December Edition 2013
December is always an exciting time of year. This month’s edition is filled with favorite photography locations from our talented contributors. The MiniMag would like to welcome David Stringer as our newest contributor. David and his beautiful wife Kim will share their love of nature and photography through David’s articles. Cheryl, Scott and I would like to wish everyone a very happy and safe holiday season filled with family, love and joy
There are still a few spots left on my Christmas Spectacular Workshop at Longwood Gardens December 6-8 and Lisa and Tom Cuchara’s Longwood at Night Workshop on the evening of the 8th. You can sign up for one or both.
One of My Favorite Places – Kanapaha Botanical Gardens by Cheryl Slechta
I decided to choose a spot close to home and one that I visit often. I think it is interesting that Anita and Barbara Sammons also chose places near their home (Barbara) or in their own yards (Anita). There is always the lure of far away places but I think there are places for all of us that are the most precious and are literally or figuratively in our own backyards. Perhaps it is because we know them so well as dear friends.
I remember Kanapaha Botanical Gardens (hereafter known as KBG) at its inception. In 1977, Don and Jordan Goodman leased 30 acres of land (cow pasture) in west Gainesville, Florida with the intention of starting a public garden. I was a member of the local bromeliad society at the time and all the local garden clubs pitched in and, starting from a bare patch of ground there evolved the formation of a dream the Goodmans had envisioned and worked so hard to bring to fruition. The property expanded to 62 acres and opened to the public in l987. Today KBG is the 2nd largest botanical gardens in Florida (after Fairchild Tropical Gardens in Miami). When I go there I always remember how bare it looked in 1977 and it seems impossible to imagine that it’s the same place. Don, Jordan and many, many hundreds of volunteers worked 7 days a week to create a garden that now has 24 major collections, including the state’s largest public display of bamboos and the largest herb garden in the Southeast.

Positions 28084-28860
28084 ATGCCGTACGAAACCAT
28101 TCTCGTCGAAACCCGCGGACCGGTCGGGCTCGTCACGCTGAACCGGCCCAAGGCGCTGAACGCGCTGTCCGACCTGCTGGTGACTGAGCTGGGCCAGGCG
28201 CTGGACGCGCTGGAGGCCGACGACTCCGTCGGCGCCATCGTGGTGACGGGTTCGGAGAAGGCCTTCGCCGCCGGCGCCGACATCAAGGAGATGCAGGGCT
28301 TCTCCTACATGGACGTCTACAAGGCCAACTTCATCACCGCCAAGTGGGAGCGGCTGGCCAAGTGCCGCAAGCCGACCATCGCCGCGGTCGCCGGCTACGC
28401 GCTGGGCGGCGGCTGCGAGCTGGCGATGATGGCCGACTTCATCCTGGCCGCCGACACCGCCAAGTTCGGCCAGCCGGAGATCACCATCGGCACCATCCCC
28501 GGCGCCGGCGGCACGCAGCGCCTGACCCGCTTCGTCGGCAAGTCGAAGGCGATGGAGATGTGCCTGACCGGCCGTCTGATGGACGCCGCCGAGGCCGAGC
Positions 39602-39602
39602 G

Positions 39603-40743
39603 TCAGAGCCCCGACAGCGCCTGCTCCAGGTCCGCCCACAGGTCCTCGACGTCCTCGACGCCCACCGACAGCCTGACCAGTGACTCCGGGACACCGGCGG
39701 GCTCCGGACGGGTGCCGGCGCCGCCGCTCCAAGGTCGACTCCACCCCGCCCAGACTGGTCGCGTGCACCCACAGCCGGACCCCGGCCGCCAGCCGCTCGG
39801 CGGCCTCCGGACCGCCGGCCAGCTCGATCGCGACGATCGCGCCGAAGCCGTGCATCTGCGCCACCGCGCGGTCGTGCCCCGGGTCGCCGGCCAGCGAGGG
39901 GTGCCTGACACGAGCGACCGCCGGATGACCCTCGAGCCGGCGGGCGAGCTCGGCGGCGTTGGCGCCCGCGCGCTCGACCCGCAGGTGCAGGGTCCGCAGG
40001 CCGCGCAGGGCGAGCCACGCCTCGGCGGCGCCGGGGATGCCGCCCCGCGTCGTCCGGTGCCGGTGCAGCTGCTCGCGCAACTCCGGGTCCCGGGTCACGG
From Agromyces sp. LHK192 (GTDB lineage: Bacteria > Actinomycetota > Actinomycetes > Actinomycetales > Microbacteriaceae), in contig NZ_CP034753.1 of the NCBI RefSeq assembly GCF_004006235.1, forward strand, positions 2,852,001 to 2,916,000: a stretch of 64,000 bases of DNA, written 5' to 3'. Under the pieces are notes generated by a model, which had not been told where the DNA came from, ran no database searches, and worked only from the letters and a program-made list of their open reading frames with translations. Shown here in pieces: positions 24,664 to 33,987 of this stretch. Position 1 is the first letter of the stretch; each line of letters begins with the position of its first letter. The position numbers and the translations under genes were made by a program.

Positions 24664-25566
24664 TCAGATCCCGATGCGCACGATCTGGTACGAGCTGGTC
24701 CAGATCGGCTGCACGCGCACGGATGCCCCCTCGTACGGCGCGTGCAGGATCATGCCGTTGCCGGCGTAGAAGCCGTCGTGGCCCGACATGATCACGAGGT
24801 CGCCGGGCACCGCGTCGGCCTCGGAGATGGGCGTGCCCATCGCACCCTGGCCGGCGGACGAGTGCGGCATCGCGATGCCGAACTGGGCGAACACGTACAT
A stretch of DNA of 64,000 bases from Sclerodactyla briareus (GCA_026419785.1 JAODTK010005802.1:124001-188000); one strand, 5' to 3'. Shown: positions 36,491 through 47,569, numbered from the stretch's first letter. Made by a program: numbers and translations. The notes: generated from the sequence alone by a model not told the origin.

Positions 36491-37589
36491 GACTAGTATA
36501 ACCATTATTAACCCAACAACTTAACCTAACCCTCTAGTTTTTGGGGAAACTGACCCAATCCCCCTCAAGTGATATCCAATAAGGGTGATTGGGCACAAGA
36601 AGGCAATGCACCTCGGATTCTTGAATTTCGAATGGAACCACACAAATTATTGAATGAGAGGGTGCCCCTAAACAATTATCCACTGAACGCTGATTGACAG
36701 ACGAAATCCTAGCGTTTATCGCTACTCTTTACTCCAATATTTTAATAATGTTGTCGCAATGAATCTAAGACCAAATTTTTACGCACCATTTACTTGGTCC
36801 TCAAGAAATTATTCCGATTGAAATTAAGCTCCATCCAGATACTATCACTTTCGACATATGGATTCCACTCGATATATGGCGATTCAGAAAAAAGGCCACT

There is a pond at the end of a wooded path that leads to Kanapaha Prairie and overlooks Kanapaha Lake. In the pond are incredible giant Victoria water lilies that are in their prime during the warm months. The word “Kanapaha” derives from the Timucua Indian words for “palmetto leaf” and “house”. They refer to the thatched
dwellings that were home to the original residents of a small Timucua village on the western shore of Lake Kanapaha. Walking beneath the huge oaks and winding down a path leading to the pond and overlook to the prairie and lake I can feel the presence of those earliest inhabitants. It is truly a magical part of the gardens.